Visualization of the contact line during the water exit of flat plates

Visualization of the contact line during the water exit of flat plates We investigate experimentally the time evolution of the wetted surface during the lifting of a body initially floating at the water surface. This phenomenon is referred to as the water exit problem. The water exit experiments were conducted with transparent (PMMA) mock-ups of two different shapes: a circular disc and a square flat plate. Two different lighting systems were used to diffuse light in the mock-up material: a central high-power LED light normal to the surface and an edge-lighting system featuring an array of LED lights. These setups make it possible to illuminate the contact line, which delimits the surface of contact between the mock-up and the water. The characteristic size of the mock-ups is about 20 cm and the acceleration of the mock-up oscillates between 0 and 25 m/ $$\mathrm{s}^2$$ s 2 . We show that the central light setup gives satisfactory results for the circular disc and that the edge lighting technique makes it possible to follow a contact line with a time-evolving complex shape (strong changes of convexity) up to 1000 fps. The observations presented in the paper support the possibility of extending this promising technique to more general three-dimensional bodies with arbitrary motion (e.g., including pitch motion). http://www.deepdyve.com/assets/images/DeepDyve-Logo-lg.png Experiments in Fluids Springer Journals

Visualization of the contact line during the water exit of flat plates

Loading next page...
 
/lp/springer_journal/visualization-of-the-contact-line-during-the-water-exit-of-flat-plates-lW105W4qho
Publisher
Springer Berlin Heidelberg
Copyright
Copyright © 2017 by Springer-Verlag GmbH Germany
Subject
Engineering; Engineering Fluid Dynamics; Fluid- and Aerodynamics; Engineering Thermodynamics, Heat and Mass Transfer
ISSN
0723-4864
eISSN
1432-1114
D.O.I.
10.1007/s00348-017-2383-1
Publisher site
See Article on Publisher Site

Abstract

We investigate experimentally the time evolution of the wetted surface during the lifting of a body initially floating at the water surface. This phenomenon is referred to as the water exit problem. The water exit experiments were conducted with transparent (PMMA) mock-ups of two different shapes: a circular disc and a square flat plate. Two different lighting systems were used to diffuse light in the mock-up material: a central high-power LED light normal to the surface and an edge-lighting system featuring an array of LED lights. These setups make it possible to illuminate the contact line, which delimits the surface of contact between the mock-up and the water. The characteristic size of the mock-ups is about 20 cm and the acceleration of the mock-up oscillates between 0 and 25 m/ $$\mathrm{s}^2$$ s 2 . We show that the central light setup gives satisfactory results for the circular disc and that the edge lighting technique makes it possible to follow a contact line with a time-evolving complex shape (strong changes of convexity) up to 1000 fps. The observations presented in the paper support the possibility of extending this promising technique to more general three-dimensional bodies with arbitrary motion (e.g., including pitch motion).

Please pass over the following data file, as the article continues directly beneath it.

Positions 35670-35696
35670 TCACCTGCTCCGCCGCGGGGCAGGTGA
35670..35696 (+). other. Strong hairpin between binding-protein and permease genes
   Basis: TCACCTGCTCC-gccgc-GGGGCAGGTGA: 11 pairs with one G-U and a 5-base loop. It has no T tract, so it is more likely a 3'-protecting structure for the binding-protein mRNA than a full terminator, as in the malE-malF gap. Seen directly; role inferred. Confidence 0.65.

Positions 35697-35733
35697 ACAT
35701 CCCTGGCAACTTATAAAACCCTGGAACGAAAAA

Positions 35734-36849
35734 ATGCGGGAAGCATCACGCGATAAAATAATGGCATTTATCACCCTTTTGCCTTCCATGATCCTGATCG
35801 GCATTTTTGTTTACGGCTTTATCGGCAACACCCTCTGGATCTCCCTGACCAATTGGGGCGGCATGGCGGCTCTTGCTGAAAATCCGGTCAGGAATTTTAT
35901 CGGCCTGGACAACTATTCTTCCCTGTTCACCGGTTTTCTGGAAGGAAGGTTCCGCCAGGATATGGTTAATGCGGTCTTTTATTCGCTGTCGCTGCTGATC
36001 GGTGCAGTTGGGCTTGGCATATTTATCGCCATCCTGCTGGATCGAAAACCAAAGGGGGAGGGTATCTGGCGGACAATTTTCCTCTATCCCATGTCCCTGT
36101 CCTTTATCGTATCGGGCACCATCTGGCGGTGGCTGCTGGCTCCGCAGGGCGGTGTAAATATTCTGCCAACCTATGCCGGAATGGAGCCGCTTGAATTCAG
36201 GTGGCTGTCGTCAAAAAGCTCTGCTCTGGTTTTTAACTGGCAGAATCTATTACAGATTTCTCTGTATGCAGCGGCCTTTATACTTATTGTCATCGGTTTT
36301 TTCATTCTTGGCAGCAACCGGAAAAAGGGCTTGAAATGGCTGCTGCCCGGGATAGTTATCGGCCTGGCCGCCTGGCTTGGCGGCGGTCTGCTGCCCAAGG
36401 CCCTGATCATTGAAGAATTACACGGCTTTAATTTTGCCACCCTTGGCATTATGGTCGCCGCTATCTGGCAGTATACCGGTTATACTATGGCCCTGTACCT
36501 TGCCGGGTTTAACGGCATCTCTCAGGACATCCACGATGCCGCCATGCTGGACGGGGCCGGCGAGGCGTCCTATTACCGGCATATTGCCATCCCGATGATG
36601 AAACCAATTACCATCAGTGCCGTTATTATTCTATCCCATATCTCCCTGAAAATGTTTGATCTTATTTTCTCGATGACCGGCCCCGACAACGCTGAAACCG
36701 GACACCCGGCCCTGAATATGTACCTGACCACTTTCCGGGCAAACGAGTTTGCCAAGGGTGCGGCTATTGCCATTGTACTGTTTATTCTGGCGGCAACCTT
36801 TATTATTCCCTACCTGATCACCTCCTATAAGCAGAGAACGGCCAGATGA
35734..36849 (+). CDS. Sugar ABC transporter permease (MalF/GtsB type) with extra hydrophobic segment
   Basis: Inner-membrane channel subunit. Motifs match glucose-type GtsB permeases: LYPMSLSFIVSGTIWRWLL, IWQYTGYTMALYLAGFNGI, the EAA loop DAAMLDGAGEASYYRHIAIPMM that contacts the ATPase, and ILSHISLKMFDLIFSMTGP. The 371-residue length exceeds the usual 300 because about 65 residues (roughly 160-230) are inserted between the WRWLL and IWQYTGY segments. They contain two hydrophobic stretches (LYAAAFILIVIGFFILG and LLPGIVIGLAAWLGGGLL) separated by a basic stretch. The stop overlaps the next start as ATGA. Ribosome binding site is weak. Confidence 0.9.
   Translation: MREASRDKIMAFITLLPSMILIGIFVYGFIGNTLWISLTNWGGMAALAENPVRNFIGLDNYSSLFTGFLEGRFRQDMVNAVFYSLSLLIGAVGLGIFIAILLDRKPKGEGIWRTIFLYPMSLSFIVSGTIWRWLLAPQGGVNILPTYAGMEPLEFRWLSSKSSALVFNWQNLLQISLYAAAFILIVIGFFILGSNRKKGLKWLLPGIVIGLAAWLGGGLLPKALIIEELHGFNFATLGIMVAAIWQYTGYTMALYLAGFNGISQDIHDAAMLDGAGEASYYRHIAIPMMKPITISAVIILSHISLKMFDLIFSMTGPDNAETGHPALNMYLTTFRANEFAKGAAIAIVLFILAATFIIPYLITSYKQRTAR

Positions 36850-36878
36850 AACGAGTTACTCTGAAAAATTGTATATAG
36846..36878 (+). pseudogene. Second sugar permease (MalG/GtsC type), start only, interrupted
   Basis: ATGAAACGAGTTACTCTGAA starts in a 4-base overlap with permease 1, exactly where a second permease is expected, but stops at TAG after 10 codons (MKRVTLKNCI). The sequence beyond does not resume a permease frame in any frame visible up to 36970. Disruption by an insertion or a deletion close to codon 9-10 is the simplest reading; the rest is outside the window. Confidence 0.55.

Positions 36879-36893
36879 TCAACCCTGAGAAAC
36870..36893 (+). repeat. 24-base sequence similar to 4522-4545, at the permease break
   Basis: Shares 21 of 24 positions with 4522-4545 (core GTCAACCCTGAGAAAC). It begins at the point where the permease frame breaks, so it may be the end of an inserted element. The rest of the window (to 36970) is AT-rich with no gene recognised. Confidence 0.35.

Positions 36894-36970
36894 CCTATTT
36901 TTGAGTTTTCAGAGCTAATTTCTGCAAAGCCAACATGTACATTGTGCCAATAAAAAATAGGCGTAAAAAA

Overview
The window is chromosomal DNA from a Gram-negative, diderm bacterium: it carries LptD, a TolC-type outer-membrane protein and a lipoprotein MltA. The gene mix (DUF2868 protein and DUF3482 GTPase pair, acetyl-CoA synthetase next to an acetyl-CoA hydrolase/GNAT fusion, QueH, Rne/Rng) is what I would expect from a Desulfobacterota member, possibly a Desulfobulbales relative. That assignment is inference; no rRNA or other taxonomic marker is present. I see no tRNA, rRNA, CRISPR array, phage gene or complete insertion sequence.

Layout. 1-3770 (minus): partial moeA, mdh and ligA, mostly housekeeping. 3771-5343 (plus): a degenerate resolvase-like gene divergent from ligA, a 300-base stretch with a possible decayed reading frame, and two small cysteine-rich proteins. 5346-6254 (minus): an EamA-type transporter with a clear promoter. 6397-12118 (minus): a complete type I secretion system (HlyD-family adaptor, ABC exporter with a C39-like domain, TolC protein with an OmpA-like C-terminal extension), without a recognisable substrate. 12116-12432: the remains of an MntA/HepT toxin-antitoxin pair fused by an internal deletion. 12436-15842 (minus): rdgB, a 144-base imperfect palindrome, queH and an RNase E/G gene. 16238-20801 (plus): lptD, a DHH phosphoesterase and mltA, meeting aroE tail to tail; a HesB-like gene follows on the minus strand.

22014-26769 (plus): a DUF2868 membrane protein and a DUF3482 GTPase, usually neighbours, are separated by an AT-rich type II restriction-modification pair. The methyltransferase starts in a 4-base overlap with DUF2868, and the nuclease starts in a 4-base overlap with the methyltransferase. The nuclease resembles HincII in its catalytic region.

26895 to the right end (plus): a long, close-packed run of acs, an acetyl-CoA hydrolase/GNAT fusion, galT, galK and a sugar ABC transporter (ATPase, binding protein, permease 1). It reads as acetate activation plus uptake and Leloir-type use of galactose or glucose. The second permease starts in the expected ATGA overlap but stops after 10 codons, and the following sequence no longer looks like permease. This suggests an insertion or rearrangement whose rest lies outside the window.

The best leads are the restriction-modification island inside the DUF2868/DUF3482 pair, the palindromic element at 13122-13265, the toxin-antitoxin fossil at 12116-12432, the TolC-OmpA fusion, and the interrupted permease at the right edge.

Journal

Experiments in FluidsSpringer Journals

Published: Jul 7, 2017

References

You’re reading a free preview. Subscribe to read the entire article.


DeepDyve is your
personal research library

It’s your single place to instantly
discover and read the research
that matters to you.

Enjoy affordable access to
over 18 million articles from more than
15,000 peer-reviewed journals.

All for just $49/month

Explore the DeepDyve Library

Search

Query the DeepDyve database, plus search all of PubMed and Google Scholar seamlessly

Organize

Save any article or search result from DeepDyve, PubMed, and Google Scholar... all in one place.

Access

Get unlimited, online access to over 18 million full-text articles from more than 15,000 scientific journals.

Your journals are on DeepDyve

Read from thousands of the leading scholarly journals from SpringerNature, Elsevier, Wiley-Blackwell, Oxford University Press and more.

All the latest content is available, no embargo periods.

See the journals in your area

DeepDyve

Freelancer

DeepDyve

Pro

Price

FREE

$49/month
$360/year

Save searches from
Google Scholar,
PubMed

Create lists to
organize your research

Export lists, citations

Read DeepDyve articles

Abstract access only

Unlimited access to over
18 million full-text articles

Print

20 pages / month

PDF Discount

20% off